Vancouver City Council to consider encouraging new pod hotels

Could the Japanese solution of small overnight accommodation options help fill the gap in supply and dearth of affordable hotel options?

Next week, Vancouver City Council is expected to approve a member motion calling on City of Vancouver staff to explore the possibility of amending various policies and development requirements that would help catalyze pod hotels.

Originating from Japan, pod hotels are known for providing highly affordable overnight accommodations within very small capsule-like bed configurations, often within a stacked/bunk configuration. Similar to a hostel, the pod hotels’ toilet, shower, dining, lounge, and other amenities are shared amongst the guests.

In recent decades, pod hotels have also been established in high-demand tourist hotspots elsewhere in Asia and Europe, especially in destinations where real estate for hotel development comes at a premium. As well, such an accommodations typology also reduces expensive operational labour requirements.

Some local examples of pod hotels include the 2018-opened Pangea Pod Hotel, which replaced strata residential uses in the core of Whistler Village with 88 private sleeping pods after a $10 million renovation, and the 2019-opened Panda Pod Hotel in Richmond City Centre, where a retail space previously used as a thrift store and condominium presentation centre was transformed into 64 sleeping pods.

Pangea Pod Hotel, Whistler. (Daily Hive)

pod hotel

Pangea Pod Hotel, Whistler. (Daily Hive)

On Google Hotel’s reviews, both properties — deemed to be three-star calibre hotel accommodations — have favourable guest ratings, with Pangea Pod Hotel holding a 4.7/5.0 rating based on over 1,400 reviews to date, and Panda Pod Hotel earning a 4.3/5.0 rating based on over 300 reviews to date.

Nightly rates this weekend at these pod hotels in Whistler and Richmond start at $59.00 and $89.00, respectively, which amounts to just a small fraction of the rate of traditional three-star hotel properties.

Pangea Pod Hotel was deemed as Canada’s very first pod hotel, while Panda Pod Hotel is the first of its kind in Metro Vancouver.

According to Panda Pod Hotel’s website, it has served over 30,000 guests since it opened five years ago, and it is looking to perform an expansion with addition locations through a franchise model. Its pod hotel model “offers cost efficiency with lower construction costs, space optimization, higher revenue potential, and a lower initial franchise fee compared to traditional hotel franchises.”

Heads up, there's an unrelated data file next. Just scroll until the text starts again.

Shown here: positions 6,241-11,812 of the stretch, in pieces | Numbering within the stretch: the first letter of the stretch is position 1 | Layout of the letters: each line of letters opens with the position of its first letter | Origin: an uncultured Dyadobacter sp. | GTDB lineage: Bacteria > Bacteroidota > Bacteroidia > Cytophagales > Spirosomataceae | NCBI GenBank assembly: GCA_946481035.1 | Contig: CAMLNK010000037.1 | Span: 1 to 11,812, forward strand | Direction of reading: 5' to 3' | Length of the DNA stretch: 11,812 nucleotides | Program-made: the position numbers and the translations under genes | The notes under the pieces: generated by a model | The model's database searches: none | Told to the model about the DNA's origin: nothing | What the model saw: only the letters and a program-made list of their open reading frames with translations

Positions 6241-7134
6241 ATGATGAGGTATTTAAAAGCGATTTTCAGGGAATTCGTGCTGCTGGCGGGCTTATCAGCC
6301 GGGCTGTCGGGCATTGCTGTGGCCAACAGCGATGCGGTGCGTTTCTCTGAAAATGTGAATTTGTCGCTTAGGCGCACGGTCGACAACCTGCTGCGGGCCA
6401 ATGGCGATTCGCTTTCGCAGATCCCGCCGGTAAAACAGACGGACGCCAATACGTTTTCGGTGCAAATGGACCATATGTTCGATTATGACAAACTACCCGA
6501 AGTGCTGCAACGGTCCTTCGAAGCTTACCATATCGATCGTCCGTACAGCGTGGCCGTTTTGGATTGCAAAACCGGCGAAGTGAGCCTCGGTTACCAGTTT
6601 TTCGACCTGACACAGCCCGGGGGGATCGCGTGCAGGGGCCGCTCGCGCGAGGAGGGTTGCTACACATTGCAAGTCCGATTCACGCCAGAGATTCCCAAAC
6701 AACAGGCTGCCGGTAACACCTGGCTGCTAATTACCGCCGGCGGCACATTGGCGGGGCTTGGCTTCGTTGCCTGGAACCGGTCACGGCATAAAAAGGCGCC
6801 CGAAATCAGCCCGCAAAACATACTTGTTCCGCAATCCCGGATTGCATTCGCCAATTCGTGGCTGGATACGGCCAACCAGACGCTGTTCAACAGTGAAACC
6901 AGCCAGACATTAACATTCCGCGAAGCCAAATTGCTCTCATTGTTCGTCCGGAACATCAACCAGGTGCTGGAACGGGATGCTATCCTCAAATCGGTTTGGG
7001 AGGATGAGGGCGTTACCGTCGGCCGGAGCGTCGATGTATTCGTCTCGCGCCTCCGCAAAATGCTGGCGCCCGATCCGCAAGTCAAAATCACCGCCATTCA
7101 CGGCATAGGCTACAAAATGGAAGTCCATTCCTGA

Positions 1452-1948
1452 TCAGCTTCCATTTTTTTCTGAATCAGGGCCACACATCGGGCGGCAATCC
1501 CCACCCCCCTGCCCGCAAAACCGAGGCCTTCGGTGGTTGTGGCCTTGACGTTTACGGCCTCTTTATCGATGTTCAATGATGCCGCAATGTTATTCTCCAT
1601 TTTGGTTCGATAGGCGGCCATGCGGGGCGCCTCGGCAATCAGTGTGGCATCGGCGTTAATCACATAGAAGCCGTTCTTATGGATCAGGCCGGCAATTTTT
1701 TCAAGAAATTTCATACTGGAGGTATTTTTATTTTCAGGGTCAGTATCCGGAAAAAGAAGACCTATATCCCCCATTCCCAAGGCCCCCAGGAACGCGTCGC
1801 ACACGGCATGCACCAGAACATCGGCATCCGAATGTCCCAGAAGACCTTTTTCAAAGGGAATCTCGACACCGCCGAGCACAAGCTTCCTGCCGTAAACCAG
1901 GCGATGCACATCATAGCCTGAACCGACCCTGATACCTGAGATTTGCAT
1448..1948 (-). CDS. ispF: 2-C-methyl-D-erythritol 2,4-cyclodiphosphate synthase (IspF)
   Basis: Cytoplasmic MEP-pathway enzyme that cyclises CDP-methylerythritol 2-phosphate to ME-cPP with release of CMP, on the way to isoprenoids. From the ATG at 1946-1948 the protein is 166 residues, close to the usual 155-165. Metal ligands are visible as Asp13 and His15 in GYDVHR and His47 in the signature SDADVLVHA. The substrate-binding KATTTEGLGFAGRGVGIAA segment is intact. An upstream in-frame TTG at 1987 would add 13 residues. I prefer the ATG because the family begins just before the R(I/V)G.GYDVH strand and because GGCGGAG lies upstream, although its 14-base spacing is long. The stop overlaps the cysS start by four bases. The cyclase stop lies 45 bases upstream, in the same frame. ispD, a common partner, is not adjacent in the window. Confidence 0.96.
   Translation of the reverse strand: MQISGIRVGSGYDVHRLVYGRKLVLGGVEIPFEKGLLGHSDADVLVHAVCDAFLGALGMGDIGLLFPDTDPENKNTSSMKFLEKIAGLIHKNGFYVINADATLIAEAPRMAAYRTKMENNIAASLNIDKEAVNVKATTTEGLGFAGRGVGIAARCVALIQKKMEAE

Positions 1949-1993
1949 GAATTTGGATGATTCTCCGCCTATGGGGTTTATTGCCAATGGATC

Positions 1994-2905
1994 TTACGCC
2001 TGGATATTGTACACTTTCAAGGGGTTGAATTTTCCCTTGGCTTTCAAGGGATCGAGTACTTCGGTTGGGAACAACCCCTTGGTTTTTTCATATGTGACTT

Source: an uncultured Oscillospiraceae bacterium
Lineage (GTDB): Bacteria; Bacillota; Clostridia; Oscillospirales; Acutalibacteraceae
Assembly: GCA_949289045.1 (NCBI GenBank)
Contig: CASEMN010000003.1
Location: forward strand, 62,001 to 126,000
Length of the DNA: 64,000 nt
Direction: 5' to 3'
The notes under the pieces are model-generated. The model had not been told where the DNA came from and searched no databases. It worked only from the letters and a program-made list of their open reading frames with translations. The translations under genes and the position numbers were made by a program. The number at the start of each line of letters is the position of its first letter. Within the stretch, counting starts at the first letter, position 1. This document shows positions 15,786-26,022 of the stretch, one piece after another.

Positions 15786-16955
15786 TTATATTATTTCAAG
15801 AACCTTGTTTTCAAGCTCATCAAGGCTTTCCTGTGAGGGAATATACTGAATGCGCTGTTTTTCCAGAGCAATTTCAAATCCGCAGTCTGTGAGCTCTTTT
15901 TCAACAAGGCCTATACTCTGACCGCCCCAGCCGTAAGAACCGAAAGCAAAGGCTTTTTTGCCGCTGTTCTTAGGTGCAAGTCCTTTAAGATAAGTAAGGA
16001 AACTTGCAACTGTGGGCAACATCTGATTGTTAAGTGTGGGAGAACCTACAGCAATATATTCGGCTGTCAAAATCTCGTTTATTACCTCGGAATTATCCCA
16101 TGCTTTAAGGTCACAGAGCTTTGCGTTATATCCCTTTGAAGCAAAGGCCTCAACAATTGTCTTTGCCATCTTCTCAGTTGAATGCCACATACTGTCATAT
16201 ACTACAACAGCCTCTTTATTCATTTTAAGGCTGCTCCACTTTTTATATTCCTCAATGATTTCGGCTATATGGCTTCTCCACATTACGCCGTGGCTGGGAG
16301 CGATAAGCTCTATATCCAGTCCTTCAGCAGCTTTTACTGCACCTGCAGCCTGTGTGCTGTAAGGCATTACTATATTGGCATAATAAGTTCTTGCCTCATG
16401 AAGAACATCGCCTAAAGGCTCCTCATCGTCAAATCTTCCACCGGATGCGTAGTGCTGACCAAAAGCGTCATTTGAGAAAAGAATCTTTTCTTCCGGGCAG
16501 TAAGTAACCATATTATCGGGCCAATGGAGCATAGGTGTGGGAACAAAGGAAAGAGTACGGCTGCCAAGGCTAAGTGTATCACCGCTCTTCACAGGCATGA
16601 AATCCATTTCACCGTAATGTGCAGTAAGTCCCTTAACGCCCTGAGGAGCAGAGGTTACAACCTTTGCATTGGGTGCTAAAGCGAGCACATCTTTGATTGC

Panda Pod Hotel richmond

Panda Pod Hotel, Richmond. (Panda Pod Hotel)

Panda Pod Hotel richmond

Panda Pod Hotel, Richmond. (Panda Pod Hotel)

Panda Pod Hotel richmond

Panda Pod Hotel, Richmond. (Panda Pod Hotel)

The motion by ABC city councillors Sarah Kirby-Yung and Lisa Dominato would also direct City staff to specifically explore simplifying the ability to convert existing office space into pod hotels. According to the city councillors, the Vancouver Building Code currently requires cost-prohibitive full-building upgrades for such a change of use, while other British Columbia municipalities under the BC Building Code demands simpler “project-based building structural upgrades for life safety and seismic hazard.”

City staff would analyze temporary, pilot, or permanent pod hotel uses in existing office spaces.

“Smaller room hotel accommodation (for example, ‘pod hotels’) can meet the near-term (as well as longer-term) demand for affordable, high-quality, and well managed overnight accommodation as part of Vancouver’s hotel room mix, and reduce the immense pressure for short-term rentals on Vancouver’s limited rental housing stock,” reads the motion.

The City recently approved some applications to build new major traditional hotels, and it is in the midst of reviewing various proposals. But it is increasingly highly unlikely that any of these brand new purpose-built hotels will be ready in time for the 2026 FIFA World Cup, when demand is expected to skyrocket.

Furthermore, according to a report by local tourism bureau Destination Vancouver in early 2023, it is estimated 20,000 additional hotel rooms are needed across Metro Vancouver over the coming decades, including 10,000 within Vancouver where demand is highest and 10,000 elsewhere in the region outside of Vancouver. The hotel room shortage is expected to begin during the peak season in 2026 within Vancouver, and quickly grow to other periods of the year and other parts of the region over subsequent years.

Furthermore, hotel room rates — even for lower-tier accommodation options — have steadily skyrocketed due to high occupancy rates and a lack of competitive supply.

It should be noted that Destination Vancouver’s estimate was made prior to the provincial government’s announcement towards the end of 2023 on new short-term rental restrictions.

However, Kirby-Yung and Dominato believe pod hotels created from converted office space can “help fill the gap, support innovation, and provide a more affordable visitor accommodation option, leading up to and in time for FIFA 2026 and beyond.”